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A 14-year-old girl with a history of asthma requiring daily inhaled corticosteroid therapy and allergies to house dust mites, cats, grasses, and ragweed presents to the emergency department in mid-September, reporting a recent “cold” complicated by worsening shortness of breath and audible inspiratory and expiratory wheezing. She appears frightened and refuses to lie down but is not cyanotic. Her pulse is 120 bpm, and respirations are 32/min. Her mother states that she has used her albuterol inhaler several times a day for the past 3 days and twice during the previous night. She took an additional two puffs on her way to the emergency department, but her mother states that “the inhaler didn’t seem to be helping so I told her not to take any more.” What emergency measures are indicated? How should her long-term management be altered?

A consistent increase in the prevalence of asthma over the past 60 years has made it an extraordinarily common disease. The reasons for this increase—most striking in people under 18 years of age and shared across all modern, “Westernized” societies—are poorly understood. The global estimate of the number of affected individuals is 300 million. In the United States alone, 17.7 million adults (7.4% of the population) and 6.3 million children (8.6% of the population) have asthma. The condition accounts for 10.5 million outpatient visits, 1.8 million emergency department visits, and 439,000 hospitalizations each year. Considering the disease’s prevalence, the annual mortality in the USA is low—around 3500 deaths—but many of these deaths are considered preventable, and the number has not changed much despite improvements in treatment.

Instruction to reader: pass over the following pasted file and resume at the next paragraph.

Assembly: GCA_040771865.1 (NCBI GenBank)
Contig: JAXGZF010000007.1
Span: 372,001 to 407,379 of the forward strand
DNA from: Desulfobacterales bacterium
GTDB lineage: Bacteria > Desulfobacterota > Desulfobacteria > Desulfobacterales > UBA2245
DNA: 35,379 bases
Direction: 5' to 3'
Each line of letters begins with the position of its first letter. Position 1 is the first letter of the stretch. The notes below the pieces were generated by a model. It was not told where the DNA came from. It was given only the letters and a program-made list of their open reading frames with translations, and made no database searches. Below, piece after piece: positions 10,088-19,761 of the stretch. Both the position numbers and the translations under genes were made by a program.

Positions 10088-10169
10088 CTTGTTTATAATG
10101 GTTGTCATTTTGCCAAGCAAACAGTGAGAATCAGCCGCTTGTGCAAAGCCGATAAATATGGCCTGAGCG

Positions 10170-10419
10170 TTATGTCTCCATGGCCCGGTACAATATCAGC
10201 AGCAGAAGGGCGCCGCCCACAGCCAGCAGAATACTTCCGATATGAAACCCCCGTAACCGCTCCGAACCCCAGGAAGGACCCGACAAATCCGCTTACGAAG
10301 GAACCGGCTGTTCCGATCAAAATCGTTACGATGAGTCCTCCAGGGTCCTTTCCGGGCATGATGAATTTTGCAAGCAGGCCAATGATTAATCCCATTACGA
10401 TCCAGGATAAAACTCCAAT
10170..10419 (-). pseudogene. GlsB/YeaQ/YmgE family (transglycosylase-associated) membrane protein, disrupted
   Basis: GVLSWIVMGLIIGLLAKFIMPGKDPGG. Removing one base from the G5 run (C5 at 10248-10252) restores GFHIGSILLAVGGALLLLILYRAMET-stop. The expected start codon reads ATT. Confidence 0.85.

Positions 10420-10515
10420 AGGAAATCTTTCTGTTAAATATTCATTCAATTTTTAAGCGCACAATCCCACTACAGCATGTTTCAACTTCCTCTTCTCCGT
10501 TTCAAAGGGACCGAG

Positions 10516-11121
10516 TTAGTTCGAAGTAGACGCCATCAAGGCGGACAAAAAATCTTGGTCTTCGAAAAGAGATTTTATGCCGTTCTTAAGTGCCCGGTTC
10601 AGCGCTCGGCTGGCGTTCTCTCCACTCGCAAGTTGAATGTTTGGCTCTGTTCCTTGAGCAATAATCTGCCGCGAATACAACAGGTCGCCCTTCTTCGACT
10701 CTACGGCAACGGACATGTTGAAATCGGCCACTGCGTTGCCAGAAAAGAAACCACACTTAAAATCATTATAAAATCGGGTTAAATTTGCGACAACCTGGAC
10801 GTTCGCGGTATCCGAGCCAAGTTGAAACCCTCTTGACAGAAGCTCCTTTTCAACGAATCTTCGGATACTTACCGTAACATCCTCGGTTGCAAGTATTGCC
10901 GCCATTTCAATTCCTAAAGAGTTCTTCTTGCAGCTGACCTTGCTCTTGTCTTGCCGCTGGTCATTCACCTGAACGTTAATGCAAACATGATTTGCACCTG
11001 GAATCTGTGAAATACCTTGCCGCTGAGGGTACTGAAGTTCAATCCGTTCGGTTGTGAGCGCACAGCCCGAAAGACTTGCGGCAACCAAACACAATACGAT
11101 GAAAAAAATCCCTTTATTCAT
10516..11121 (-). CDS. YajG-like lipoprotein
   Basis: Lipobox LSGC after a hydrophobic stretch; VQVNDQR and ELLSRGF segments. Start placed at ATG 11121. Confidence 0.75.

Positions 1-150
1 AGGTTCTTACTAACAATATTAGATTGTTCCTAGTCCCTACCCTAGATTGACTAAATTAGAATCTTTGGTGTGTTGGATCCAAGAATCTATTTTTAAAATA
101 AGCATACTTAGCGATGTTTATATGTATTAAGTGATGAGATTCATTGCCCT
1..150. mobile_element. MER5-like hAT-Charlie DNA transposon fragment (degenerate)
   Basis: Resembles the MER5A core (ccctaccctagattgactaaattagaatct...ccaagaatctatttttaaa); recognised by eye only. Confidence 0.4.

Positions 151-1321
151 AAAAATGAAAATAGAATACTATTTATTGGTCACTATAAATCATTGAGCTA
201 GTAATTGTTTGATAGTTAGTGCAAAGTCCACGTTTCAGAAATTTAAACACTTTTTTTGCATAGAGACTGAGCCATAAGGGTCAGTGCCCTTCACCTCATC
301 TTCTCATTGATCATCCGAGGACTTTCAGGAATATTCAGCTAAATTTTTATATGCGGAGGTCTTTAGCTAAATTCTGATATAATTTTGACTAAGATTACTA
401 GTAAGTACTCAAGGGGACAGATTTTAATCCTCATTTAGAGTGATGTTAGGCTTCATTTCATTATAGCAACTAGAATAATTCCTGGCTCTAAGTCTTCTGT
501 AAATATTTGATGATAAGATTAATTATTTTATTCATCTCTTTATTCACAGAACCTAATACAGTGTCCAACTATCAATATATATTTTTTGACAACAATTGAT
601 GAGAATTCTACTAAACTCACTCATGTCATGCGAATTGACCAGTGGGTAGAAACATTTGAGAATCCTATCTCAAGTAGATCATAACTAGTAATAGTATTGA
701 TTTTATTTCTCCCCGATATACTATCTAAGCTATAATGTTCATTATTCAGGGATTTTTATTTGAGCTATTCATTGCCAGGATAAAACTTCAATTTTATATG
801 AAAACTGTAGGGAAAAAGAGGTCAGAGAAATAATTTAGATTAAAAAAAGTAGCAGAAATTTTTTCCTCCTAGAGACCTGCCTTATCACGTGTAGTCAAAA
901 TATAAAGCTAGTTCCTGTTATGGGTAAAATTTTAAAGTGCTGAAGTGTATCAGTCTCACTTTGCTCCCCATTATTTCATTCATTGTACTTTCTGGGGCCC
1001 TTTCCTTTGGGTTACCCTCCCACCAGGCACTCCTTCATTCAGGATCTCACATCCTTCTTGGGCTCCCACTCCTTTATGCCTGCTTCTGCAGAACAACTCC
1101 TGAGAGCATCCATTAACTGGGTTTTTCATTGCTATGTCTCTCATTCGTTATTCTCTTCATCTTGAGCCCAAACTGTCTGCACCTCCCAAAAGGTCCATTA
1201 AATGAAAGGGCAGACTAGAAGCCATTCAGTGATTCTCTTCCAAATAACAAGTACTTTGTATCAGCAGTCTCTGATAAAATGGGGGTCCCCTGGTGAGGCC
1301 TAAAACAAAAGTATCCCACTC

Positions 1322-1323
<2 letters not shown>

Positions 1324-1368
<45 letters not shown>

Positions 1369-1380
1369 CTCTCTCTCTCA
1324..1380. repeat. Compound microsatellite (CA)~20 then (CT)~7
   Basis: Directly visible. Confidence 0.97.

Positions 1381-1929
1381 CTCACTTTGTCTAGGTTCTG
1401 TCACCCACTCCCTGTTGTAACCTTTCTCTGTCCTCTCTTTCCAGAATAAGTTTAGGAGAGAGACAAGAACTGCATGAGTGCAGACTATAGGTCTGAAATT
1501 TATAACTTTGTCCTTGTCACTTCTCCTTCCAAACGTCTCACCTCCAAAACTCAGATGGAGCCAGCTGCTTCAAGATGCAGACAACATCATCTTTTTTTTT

The clinical features of asthma are recurrent episodes of shortness of breath, chest tightness, and wheezing, often associated with coughing. Its hallmark pathophysiologic features are widespread, reversible narrowing of the bronchial airways and a marked increase in bronchial responsiveness to inhaled stimuli. Its pathologic features are lymphocytic, eosinophilic inflammation of the bronchial mucosa. These changes are accompanied by “remodeling” of the bronchial wall, with thickening of the lamina reticularis beneath the epithelium and hyperplasia of the bronchial vasculature, smooth muscle, secretory glands, and goblet cells.

In mild asthma, symptoms occur only intermittently, as on exposure to allergens or airway irritants such as air pollution or tobacco smoke, on exercise, or after viral upper respiratory infection. More severe forms of asthma are associated with more frequent and severe symptoms, especially at night. Chronic airway constriction causes persistent respiratory impairment, punctuated by periodic asthma exacerbations marked by acute worsening of symptoms. These attacks are most often associated with viral respiratory infections and are characterized by severe airflow obstruction from intense contraction of airway smooth muscle, inspissation of mucus plugs in the airway lumen, and thickening of the bronchial mucosa from edema and inflammatory cell infiltration. The spectrum of asthma’s severity is wide, and patients are classified based on two domains: impairment and risk. Measures of impairment are ...

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